From Mallorytown, Ontario

- From the second stop on our Odyssey, Mallorytown, ON, where we've been for nearly a week now. The drive down from Carleton Place with Big Harv in tow went smoothly. We found that driving on the freeway at 55 mph gave us fuel mileage of 13.5 mpg. Driving at 60 mph dropped this to something around 12.5 mpg. Either of these are quite a bit better than we got with our former RV which got about 5 mpg less than that even though it was much smaller and lighter.
    As to Mallorytown, over the years we've driven around the area a number of times so there haven't been any surprises in that regard, except for the lack of internet access. The KOA we're staying in has a computer with a high speed connection available at $4/hour but they won't let me upload files (argghhh!!!!) and open wireless networks have been scarce, with dialup access completely unavailable unless we want to pay for long distance. We did find a few open wireless networks in Brockville 20 miles east of here, but only one where I could park close enough to get access and then not for long since I was illegally parked, but I was at least able to download email. It has become obvious that to use wireless effectively while travelly will require a high gain antenna, something I'm currently looking into.
    Anyway, we've seen some of the 1000 Islands from the parkway and also took a short cruise out of nearby Rockport and 'steamed' around the islands near there, including the one that Boldt Castle is on, as seen in the photo above. From left to right are the yacht house, entrance to the castle's harbor, the 'birdhouse', and rising above the trees on the right is the castle itself.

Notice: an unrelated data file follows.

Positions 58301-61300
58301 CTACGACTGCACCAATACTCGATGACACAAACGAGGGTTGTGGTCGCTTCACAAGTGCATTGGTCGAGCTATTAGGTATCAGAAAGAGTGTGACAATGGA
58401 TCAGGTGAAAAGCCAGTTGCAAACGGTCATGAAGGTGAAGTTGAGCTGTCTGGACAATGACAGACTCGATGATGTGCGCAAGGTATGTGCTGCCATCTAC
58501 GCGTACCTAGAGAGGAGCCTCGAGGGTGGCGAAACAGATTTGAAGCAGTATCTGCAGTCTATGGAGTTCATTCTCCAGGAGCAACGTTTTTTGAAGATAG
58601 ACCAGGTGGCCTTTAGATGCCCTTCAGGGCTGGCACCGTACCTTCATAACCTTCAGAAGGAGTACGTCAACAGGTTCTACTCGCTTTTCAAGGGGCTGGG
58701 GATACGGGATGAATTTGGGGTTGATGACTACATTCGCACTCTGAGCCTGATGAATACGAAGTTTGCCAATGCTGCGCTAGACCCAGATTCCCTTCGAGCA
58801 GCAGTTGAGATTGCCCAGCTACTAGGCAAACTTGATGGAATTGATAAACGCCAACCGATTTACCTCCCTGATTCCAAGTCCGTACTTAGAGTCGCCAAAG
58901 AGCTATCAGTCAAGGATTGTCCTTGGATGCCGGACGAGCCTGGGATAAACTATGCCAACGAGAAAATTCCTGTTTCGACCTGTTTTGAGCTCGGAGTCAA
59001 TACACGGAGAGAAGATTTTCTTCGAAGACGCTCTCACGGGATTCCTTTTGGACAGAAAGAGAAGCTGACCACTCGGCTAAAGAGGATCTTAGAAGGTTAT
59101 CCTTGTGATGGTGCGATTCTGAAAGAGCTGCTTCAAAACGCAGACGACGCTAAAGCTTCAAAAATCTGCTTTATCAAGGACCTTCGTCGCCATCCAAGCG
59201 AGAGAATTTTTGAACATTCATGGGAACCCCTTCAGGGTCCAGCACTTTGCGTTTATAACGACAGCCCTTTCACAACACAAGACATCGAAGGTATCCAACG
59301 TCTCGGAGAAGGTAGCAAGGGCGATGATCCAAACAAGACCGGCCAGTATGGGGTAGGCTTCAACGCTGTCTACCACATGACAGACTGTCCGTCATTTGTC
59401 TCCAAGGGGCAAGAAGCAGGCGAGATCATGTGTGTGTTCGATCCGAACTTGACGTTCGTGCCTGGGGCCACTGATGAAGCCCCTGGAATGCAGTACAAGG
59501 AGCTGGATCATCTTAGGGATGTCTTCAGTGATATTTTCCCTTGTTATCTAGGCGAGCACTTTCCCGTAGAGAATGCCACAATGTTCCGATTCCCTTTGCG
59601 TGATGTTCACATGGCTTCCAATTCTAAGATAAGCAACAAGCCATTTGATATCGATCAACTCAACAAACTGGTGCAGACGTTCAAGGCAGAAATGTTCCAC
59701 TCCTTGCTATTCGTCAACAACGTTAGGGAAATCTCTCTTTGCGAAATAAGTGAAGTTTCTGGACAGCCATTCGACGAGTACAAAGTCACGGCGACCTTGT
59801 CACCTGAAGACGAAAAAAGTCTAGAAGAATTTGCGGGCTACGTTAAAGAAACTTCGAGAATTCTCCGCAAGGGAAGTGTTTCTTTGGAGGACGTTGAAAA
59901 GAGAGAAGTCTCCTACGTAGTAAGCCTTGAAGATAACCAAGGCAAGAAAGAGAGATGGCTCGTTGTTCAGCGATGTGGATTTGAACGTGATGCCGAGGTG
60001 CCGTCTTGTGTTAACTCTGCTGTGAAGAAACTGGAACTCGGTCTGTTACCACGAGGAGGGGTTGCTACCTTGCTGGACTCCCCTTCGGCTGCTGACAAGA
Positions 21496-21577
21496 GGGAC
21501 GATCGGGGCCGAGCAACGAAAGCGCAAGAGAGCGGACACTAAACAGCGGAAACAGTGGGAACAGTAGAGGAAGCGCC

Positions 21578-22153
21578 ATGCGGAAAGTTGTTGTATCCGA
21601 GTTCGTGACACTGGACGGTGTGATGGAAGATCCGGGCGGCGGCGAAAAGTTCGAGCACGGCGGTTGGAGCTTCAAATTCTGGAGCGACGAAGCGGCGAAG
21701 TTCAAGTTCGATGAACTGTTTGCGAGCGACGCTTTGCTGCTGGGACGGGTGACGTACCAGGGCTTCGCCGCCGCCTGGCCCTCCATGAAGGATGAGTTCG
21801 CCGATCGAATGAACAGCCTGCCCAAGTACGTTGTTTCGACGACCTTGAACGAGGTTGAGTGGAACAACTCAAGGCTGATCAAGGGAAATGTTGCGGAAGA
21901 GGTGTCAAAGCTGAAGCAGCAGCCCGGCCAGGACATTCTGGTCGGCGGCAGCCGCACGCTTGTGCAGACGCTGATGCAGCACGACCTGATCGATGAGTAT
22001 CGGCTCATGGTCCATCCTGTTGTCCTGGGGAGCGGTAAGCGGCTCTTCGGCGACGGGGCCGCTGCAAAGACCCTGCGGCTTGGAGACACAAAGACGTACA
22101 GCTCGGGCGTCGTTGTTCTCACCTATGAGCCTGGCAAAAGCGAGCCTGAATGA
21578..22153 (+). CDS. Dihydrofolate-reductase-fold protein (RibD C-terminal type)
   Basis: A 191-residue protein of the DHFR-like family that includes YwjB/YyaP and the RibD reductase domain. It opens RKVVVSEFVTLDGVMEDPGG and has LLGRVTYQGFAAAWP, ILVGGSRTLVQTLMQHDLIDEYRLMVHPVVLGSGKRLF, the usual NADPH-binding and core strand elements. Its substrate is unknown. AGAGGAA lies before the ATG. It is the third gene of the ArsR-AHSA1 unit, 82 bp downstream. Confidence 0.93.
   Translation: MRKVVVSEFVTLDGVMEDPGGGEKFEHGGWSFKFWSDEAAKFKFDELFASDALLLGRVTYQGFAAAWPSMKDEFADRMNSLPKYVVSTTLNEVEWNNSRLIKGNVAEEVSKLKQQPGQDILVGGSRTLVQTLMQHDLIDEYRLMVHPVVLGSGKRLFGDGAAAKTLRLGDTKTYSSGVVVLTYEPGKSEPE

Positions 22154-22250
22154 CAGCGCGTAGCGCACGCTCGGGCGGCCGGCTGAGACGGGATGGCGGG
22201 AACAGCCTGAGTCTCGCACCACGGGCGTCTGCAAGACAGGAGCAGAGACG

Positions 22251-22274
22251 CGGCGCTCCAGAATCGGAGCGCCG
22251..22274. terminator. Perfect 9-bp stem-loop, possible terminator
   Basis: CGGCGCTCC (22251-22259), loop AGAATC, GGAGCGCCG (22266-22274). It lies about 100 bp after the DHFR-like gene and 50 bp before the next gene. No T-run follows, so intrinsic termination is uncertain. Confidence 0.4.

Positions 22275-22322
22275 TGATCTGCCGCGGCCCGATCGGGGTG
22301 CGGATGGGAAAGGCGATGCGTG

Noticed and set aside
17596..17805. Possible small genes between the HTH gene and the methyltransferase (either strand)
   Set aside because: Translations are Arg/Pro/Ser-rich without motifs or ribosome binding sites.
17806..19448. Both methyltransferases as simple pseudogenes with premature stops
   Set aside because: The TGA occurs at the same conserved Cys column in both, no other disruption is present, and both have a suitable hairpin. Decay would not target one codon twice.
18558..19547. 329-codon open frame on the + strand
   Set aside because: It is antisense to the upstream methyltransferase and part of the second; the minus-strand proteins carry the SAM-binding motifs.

For those who don't know, the 1000 Islands region of the St Lawrence river contains 1,865 islands and was once a summer resort area of the rich and famous. The salad dressing of the same name originated there.

Photo Galleries Status

As planned, I've been shooting photos as we've traveled, but before I can post them to the internet I will have to do a major restructuring of my pBase gallery since it is centered around our former home in Ottawa which now makes that organization of the gallery meaningless. But before I can restructure it and upload new galleries I'll need an extended length of time with high speed access and where I'll find that is anybody's guess. We might have to bite the bullet and subscribe to a satellite internet service.


Updated Thursday, October 26, 2006

Copyright © 2004 by Gordon L Wolford .
All rights reserved.


Season's Summary

Early summer this year was fairly typical
for up here, pleasantly warm
interspersed with a few short hot and
cool spells. Rain was also average to
above average as we had to water the
lawn very little, when we still had a lawn.
Late summer however was
decidedly on the cool side.

Didya Know?

In 1803, North Carolina
(not California) was the
site of first US gold rush.
NC supplied all the gold
coined by the Philadelphia
Mint until 1828.

More than 2/3 of Earth's
land surface lies north of
the equator.

A Spot 'O Humor

The best way to save face
is keep the lower part shut.

War doesn't determine
who's right, just who's left.

Parting Thot

An intellectual snob is
someone who can listen to
the William Tell Overture
and not think of The Lone